Recently, someone offered their services to help at a charity I am a little involved with. When extolling their virtues they started with “Well, I’m a Christian.” The rest of the pitch clearly indicated that being a Christian in and of itself qualified them for the job and that no further discussions or references would be needed.
I have a funny feeling that goes down the back of my neck when someone starts a sentence with the qualifier “I’m a Christian so….” when it is stated to mean that everything that comes afterwards will be honest, well meant and completely trustworthy. I do not think that can possibly be true.
Now this sounds like a daft example but bear with me! The other day I popped to church to pick up a couple of cake tins and a few cake stands I’d loaned to a couple for their wedding. My best mate had organised the mini-reception and had put all my loaned items off to one side in my bag. However, I found one, just one, of the cake stands, moved and labelled ‘DO NOT TOUCH’. The note was initialed with letters no one recognised. It had clearly been separated out from the rest of the loaned gear and was quite clearly, in my mind, about to be ‘appropriated’.
Now I laughed about this comedy moment in a Facebook status and was inundated with folk saying things like ‘are you sure it was yours’ (yes), ‘could they have been putting it aside for you’ (unlikely as it had been moved from its place of safekeeping by the event organiser) and other such suggestions as to why my theory was wrong (it could be….)
Those folk are sweet and well meaning but this is also where I want to yell “come on!” Sometimes, we have to call something out for what it is. This was, almost undoubtedly, an attempt to swipe my cake stand!
I admire the heart that can’t imagine anything would ever go wrong in a church, and if it does, it is clearly a mistake or well intentioned meddling. It is a measure of graciousness and generosity. It is admirable in some ways to see the best in people, but there must be a line which, when crossed, we start to be taken advantage of.
Stuff goes walk-about from our church all the time. In the past couple of years, aside from two clear break-ins, we’ve ‘lost’ a tonne of small items, handbags, mobile phones and then a ladder, a hi-fi and a fridge! So yes, I am possibly writing this with an edge of cynicism but before you think me a little overwrought over the incomplete alleged theft of a cake stand, I’ll get to my point!
Don’t we have to accept that just because we’re a bunch of Christians, nefarious behaviour in our midst is not necessarily any less likely.
Surely we can agree we are not inherently more trustworthy, more enlightened, more sacrificial or more anything than any other person on this planet.It is difficult even to argue that we are trying harder to be ‘better’ any more than anyone else. We might have different reasons for striving to behave well, but we don’t have a monopoly on changing ourselves for the better.
Aren’t we missing a big opportunity by inferring, however well intended, that our church is a totally safe place and that the behaviour of the people in it is predictable and wholly trustworthy? By refusing to believe anyone around us might be up to no good, don’t we miss when things are actually going wrong and require our attention? And, by extension, if we infer that our God will behave in predictable and understandable ways, we are surely missing something.
Andrew Marin, in his book Love is an Orientation which talks about how to build bridges with the LGBT community, outlines an approach that I think would be useful in a lot more situations.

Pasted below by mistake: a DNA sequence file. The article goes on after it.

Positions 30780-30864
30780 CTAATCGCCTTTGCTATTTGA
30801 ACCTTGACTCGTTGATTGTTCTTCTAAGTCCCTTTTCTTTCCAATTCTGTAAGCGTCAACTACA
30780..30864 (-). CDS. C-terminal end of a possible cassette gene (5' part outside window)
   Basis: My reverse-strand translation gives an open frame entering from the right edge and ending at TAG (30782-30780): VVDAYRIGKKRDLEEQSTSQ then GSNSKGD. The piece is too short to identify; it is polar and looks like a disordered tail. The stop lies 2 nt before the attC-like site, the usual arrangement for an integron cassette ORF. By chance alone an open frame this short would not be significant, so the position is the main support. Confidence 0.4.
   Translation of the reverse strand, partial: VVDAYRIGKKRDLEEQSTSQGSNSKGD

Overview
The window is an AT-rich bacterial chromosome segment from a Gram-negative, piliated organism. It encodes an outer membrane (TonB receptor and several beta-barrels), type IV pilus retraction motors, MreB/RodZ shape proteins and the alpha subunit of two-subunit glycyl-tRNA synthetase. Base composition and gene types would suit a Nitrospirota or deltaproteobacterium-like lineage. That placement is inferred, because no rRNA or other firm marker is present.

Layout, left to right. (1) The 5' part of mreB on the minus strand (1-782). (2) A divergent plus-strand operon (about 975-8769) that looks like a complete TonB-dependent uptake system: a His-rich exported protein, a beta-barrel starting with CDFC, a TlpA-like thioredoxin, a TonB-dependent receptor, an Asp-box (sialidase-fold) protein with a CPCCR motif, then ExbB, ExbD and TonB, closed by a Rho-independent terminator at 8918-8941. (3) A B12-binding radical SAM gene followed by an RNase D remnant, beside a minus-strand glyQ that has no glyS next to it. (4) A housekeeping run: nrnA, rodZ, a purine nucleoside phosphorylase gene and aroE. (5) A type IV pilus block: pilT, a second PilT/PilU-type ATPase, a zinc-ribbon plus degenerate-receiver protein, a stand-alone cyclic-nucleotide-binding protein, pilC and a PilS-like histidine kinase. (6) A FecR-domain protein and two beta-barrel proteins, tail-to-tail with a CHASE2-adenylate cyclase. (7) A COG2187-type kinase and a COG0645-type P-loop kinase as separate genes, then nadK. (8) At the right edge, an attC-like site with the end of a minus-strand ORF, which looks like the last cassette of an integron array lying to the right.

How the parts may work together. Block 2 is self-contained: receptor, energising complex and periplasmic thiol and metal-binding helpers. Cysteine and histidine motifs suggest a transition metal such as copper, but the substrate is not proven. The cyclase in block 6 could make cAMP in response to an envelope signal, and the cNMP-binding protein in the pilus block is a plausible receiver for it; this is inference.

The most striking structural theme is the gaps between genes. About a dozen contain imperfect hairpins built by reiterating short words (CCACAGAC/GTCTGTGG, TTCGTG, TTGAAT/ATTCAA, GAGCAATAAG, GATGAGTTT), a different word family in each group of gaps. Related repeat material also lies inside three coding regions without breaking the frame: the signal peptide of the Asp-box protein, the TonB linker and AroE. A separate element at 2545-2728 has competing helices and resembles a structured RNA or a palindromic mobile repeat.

Life is not always happy. Life doesn’t always work. God doesn’t always seem to be listening. Not every prayer is answered. Sometimes reading the Bible, going to church, or living consistently in line with Christian tradition is difficult or even unrewarding. I call these doubts and struggles the “tangible essentials” to faith because they are real experiences in the Christian life, yet even through all those frustrations a believer can still faithfully believe and be a child of God.”
Marin goes on to explain how owning up to doubts and a variety of what could be perceived as negative and positive experiences, a place is produced where believers and hopefully sceptics can find a place to be honest and open. He suggests a transparent assessment of life, love and what it means to live for God can happen when we are truthful about who we are and what we believe. There is even true unity found in our shared areas of doubt and disbelief.
It is appropriate in some cases to wrestle with an issue one on one and/or in private. But I love the approach where it is OK to sensibly question, to raise legitimate concerns, to ask difficult questions, to point out what people don’t necessarily want pointed out. And this can’t always happen behind closed doors where a wise Christian sage can try to help other Christians figure out why they feel the way they do and more often than not,get them back into line.
What kind of impact could it have if we stop trying to look like we’ve got it sorted and that no one in this church would ever nick anything/say anything hurtful/misrepresent themselves and actually show that things go wrong in church. People still steal and lie and cheat and moreover, don’t think the way “we” do. We can say, yes, sometimes we do challenge them on their behaviour rather than avoiding the conflict. But pretending a problem doesn’t exist to ensure we appear unified isn’t the way we can exist anymore.
Most of all though, how powerful is it to say, no matter what you say, do, believe and think, you are welcome anyway and we love you anyway.
I did take my cake stand home, but I sort of wish I’d left a note saying: I hope I didn’t get the intention of the note wrong. If you are in need of a cake stand, let me know and you can have mine.